Surprisingly enough, though, I’m feeling a bit of the Christmas spirit this year. It seems silly that a tiny artificial tree would be enough to evoke everything that is Christmas, but I guess it acts as a focal point. As I mentioned above, it does give us a place to gather our presents, so it acts as a physical focal point. We have always exchanged gifts on Christmas, but it’s always been rather haphazard, and we have very rarely waited until Christmas to do the actual exchanging. I guess that’s mainly because we developed the habit of buying stuff and using the “this is a Christmas present” excuse to justify the purchases. The question of whether or not that’s healthy consumer behavior aside, there definitely is a difference between buying yourself something and opening up a surprise present on Christmas.

As you can see in the photo above, the presents are piled around the tree, waiting for tomorrow morning. What you can’t see in the photo (obviously) is how my wife has been picking up the presents at least once a day, shaking them, tapping them, trying to guess what’s inside. I deliberately wrapped the presents I got her in wads of newspaper so she would not be able to figure out what they are. She keeps asking me if she can open the presents early, and I keep telling her she has to wait until Christmas morning. It’s pretty funny, actually, because she becomes a little kid whenever she’s around the tree or the presents.

In a way, it’s understandable. My wife never had the Christmas experience when she was young. For one, Christmas is not a traditional Korean holiday, and even today it’s either a solely religious holiday or an overblown commercial campaign (or maybe that’s just my cynicism talking). She says she did get presents on Christmas, but they were never focused on Christmas—that is, she never had to wait until Christmas morning to open them. I guess she’s catching up on all the Christmas stuff that I went through so long ago.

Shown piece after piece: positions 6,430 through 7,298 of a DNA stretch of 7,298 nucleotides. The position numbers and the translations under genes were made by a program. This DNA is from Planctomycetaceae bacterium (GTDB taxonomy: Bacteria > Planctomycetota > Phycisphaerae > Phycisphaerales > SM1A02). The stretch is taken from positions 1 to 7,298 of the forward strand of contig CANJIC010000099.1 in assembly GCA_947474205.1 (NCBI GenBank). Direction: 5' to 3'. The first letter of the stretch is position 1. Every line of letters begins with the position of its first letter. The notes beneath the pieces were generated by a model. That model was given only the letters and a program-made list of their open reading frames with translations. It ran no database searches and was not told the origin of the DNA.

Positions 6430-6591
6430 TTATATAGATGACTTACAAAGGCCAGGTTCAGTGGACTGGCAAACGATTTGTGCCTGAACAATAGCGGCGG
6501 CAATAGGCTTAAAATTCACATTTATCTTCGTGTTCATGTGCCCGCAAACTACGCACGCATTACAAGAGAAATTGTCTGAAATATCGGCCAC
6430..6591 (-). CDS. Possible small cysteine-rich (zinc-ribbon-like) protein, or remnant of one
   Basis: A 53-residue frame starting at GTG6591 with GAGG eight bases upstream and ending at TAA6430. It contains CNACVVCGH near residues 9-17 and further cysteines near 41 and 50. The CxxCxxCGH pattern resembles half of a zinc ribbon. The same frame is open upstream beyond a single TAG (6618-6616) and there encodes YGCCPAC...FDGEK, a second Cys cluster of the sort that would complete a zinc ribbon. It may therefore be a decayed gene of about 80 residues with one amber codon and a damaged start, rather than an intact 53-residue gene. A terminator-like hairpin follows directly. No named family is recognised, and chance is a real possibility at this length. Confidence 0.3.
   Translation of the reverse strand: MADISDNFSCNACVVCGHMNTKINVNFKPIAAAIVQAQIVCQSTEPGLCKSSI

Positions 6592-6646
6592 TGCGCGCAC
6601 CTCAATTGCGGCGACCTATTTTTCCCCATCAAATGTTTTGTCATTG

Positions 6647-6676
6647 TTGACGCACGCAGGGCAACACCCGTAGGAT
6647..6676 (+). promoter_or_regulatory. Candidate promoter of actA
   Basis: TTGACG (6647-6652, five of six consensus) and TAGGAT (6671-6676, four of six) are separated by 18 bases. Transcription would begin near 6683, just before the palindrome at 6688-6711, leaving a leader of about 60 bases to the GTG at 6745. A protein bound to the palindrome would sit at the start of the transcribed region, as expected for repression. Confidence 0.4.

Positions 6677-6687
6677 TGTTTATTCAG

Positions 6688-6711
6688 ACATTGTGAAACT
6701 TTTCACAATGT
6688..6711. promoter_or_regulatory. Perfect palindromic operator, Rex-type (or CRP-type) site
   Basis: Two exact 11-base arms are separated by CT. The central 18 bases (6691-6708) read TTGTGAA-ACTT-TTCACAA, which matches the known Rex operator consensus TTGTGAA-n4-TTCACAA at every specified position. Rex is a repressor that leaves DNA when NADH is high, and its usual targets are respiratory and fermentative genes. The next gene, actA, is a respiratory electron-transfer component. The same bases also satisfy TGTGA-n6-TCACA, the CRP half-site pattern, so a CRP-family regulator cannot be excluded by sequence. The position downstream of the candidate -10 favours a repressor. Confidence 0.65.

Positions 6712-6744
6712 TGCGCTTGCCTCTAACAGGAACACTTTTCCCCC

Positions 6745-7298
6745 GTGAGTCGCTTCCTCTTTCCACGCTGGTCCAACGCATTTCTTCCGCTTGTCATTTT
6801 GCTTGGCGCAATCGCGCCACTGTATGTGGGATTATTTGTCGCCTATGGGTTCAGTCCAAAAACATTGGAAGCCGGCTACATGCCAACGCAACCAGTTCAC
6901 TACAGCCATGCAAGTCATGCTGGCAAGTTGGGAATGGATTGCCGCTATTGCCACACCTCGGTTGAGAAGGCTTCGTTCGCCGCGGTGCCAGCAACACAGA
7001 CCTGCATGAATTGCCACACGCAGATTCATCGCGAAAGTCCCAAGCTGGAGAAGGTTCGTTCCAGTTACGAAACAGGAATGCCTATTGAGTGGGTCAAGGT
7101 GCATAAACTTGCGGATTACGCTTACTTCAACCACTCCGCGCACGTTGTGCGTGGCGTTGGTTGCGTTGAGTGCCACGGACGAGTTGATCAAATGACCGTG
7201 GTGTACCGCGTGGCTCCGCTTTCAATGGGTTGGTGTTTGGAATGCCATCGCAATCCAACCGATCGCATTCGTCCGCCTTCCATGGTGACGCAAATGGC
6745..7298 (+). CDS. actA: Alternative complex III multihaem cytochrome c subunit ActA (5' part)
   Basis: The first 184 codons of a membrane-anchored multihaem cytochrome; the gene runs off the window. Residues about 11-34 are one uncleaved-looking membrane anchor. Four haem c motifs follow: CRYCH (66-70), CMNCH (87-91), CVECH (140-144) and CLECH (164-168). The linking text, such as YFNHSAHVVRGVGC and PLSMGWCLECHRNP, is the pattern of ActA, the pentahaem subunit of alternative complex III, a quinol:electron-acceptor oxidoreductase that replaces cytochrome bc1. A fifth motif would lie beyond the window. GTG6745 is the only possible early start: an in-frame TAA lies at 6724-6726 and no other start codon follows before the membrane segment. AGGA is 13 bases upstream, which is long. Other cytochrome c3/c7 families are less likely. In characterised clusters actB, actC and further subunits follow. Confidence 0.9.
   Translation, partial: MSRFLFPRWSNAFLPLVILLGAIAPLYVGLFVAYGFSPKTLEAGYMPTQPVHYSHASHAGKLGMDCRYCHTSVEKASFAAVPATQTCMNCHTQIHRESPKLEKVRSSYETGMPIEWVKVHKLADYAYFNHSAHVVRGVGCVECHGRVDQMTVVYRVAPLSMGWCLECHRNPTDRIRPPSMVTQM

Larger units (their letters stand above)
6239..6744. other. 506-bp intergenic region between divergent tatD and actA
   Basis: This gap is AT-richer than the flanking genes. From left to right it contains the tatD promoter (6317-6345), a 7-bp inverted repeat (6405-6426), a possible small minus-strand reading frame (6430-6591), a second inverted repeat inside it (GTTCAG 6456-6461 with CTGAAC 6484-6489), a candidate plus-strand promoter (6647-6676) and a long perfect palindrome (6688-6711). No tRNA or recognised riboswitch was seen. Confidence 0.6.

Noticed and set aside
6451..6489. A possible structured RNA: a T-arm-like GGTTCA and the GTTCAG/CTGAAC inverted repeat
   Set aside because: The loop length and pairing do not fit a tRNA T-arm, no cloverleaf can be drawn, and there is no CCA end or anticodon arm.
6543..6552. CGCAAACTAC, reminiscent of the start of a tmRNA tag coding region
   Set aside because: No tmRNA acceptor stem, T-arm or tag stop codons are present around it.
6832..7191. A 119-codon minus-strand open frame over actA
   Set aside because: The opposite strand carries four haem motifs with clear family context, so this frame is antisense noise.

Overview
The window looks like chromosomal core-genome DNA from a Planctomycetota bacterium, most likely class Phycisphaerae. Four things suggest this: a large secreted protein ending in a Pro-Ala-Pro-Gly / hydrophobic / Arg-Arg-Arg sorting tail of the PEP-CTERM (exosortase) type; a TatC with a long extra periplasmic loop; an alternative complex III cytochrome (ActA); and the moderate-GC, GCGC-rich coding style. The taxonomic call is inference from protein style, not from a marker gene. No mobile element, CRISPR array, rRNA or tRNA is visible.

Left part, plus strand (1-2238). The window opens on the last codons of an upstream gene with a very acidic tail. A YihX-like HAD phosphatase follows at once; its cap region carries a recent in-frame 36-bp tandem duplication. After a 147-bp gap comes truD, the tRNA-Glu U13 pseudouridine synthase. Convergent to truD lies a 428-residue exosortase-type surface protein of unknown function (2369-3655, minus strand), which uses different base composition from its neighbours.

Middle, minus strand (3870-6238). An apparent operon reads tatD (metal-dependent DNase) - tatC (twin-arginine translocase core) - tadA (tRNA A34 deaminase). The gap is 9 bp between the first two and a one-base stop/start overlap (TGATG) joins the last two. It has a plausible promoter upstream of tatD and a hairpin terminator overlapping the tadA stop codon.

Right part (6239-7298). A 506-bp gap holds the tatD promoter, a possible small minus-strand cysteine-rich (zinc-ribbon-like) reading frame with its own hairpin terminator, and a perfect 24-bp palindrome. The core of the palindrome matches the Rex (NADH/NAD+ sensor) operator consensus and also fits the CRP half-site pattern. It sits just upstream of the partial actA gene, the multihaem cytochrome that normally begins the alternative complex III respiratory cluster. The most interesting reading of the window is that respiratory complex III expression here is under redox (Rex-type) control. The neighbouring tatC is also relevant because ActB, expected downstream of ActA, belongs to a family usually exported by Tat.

So, even though we’ve spent eight Christmases together already, somehow this one feels special. All it took was a focal point. At first I was uncomfortable at the idea that Christmas could be reduced to an artificial tree and a pile of presents, but I realized that’s not what was happening. Christmas isn’t being reduced to anything, it’s being symbolized by something. If you asked me to describe what Christmas meant to me and I could only use one word to do it, that word would be “family.” My blood family is on the other side of the world right now, but my wife is here with me, and seeing her excitedly pick up each of her presents in turn makes me smile all over.

The Christmas tree has not only acted as a focal point for the presents, it has acted as a focal point for that amorphous thing they call “Christmas spirit,” and for bringing us together as a family. For the first time in a long time, I’m looking forward to Christmas morning. Not because I’m looking forward to opening my presents, but because I’m looking forward to my wife opening her presents. I think I understand now why my parents bought my brothers and me so many presents. If there is one thing I regret, it’s that it took us until now to do this.

Well, I think that’s about it for today. It feels good to be writing here again. Now that the literary history book is finished (for now), I hope to be doing more around here. I still have work to do over the break (like finishing my novel translation), but I should have a lot more free time. I’ve got a ton of photos to catch up on, and that alone should take me a while. I’d also like to get back to writing in the Workshop come the new year. Aside from content, I’m considering moving Liminality over to a database, which would allow me to do lots of neat things with the content. With luck I’ll get that done by Liminality’s birthday, the ides of March (but don’t hold your breath—you know how timely I am when it comes to getting stuff done around here).

Before I go, I want to make one note: last year I wrote an entry titled “On the inside look out,” in which I asked for help from native French speakers to figure out the origin of the term “journal extime.” I recently received an email on the subject and updated the entry, so if you’re curious about it go take a look (it’s in the fourth paragraph).

And I think I’m finally done here. Whether you celebrate Christmas or not, I wish you a happy holiday season, and I hope that you get to spend time with your family.